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Holocaust Remembrance Day Shows Life’s Decisions Matter, Mullen Says

By Donna Miles
American Forces Press Service

WASHINGTON, April 20, 2009 – The top U.S. military officer called on servicemembers to use Holocaust Remembrance Day observances this week as an opportunity to reflect on the responsibilities of life, reminding them that the decisions they make matter.

“The story of the Holocaust, however ghastly, offers us an opportunity to reflect on the responsibilities in life,” Navy Adm. Mike Mullen, chairman of the Joint Chiefs of Staff, said in a message being aired on the Pentagon Channel.

“It’s a chance to remember that what we do – or choose not to do – really matters,” he said.

Mullen pointed to the example of Tibor Rubin, a Hungarian-born Holocaust survivor who went on to join the U.S. Army and earn the Medal of Honor for actions during the Korean War.

“He lost his family to the Nazis and later managed to survive his own ordeal in a concentration camp,” Mullen said, referring to Rubin’s two-year confinement at the Mauthausen concentration camp in Austria, before he was liberated by American troops at age 15.

“After liberation, he became an American soldier and fought for his new country in the Korean War,” Mullen said.

A private first class, Rubin was assigned to the 1st Cavalry Division’s 8th Regiment, where records show an anti-Semitic noncommissioned officer often assigned him to the most dangerous missions.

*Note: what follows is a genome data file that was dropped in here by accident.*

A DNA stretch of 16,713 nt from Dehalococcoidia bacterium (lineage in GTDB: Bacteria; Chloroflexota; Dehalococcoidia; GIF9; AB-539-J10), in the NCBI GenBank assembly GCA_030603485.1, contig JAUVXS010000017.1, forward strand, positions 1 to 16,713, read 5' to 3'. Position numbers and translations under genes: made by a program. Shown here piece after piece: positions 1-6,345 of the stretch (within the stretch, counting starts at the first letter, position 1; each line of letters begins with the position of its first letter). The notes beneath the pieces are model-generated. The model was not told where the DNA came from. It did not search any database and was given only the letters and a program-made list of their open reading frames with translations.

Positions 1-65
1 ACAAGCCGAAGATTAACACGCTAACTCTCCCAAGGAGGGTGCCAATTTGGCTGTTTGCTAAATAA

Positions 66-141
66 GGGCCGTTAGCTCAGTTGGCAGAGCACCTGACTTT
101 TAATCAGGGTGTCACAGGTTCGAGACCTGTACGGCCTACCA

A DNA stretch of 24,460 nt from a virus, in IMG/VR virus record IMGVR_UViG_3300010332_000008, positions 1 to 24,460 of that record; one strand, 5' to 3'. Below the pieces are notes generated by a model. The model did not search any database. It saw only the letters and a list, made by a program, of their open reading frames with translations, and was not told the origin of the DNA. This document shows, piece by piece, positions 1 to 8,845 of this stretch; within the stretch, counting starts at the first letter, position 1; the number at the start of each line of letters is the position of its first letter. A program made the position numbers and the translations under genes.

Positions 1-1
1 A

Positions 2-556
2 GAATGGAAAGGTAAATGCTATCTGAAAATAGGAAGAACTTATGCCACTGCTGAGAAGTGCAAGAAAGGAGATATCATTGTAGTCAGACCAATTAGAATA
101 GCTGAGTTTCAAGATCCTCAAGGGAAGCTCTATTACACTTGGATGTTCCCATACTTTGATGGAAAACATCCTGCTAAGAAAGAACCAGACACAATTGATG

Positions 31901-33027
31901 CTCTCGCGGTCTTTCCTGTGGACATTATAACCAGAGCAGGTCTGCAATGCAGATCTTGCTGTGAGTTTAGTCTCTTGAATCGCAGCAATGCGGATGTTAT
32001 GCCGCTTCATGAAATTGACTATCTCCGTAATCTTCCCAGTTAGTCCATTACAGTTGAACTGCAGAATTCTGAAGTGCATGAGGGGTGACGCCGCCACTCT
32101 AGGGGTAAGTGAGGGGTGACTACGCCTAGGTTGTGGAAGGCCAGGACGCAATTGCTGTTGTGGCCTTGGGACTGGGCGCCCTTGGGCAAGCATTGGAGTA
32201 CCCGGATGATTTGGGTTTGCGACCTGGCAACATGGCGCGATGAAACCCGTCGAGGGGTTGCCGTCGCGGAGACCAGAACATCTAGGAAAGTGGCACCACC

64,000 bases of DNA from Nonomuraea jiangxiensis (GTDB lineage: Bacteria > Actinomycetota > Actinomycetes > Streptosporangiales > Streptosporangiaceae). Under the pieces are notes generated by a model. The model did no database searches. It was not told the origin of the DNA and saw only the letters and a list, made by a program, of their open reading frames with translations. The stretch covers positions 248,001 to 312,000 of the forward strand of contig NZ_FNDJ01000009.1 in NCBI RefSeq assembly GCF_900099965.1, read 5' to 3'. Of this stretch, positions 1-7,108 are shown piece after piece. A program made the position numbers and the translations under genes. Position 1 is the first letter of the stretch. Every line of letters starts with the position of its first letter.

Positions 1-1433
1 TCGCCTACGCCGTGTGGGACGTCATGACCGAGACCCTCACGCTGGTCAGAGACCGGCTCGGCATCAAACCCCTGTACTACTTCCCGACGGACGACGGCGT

For his acts of bravery, including single-handedly defending a hill against North Korean soldiers for 24 hours so his company could safely retreat, Rubin was nominated three times for the Medal of Honor. The paperwork was never processed – again, because his bigoted NCO ignored orders to submit it, records show.

Rubin was taken prisoner again, this time by Chinese troops in 1950. He spent 30 months in another prisoner-of-war camp, helping to sustain his fellow prisoners as they began to give up hope.

As Mullen noted in his Holocaust Remembrance Day message, Rubin never learned to hate. “If you feel hate for your fellow man, you’ll only hurt yourself,” Mullen said, quoting Rubin.

Rubin’s actions in Korea finally received their long-overdue recognition when President George W. Bush presented him the Medal of Honor on Sept. 23, 2005 -- more than 55 years after the fact.

“But the honor is ours to have had him in our ranks,” Mullen said of Rubin.

The chairman encouraged servicemembers to recognize Rubin and others like him as they observe Holocaust Remembrance Day.

“As we pause to remember the 11 million who perished, let us also pause to celebrate the lives of those who survived -- who went on to teach us the great responsibility of life itself,” he said. “It matters what we do.”

Communities throughout the United States, Europe and Israel began commemorating the 44th Holocaust Remembrance Day yesterday, leading up to major observances around the world tomorrow.

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Biographies:
Navy Adm. Mike Mullen


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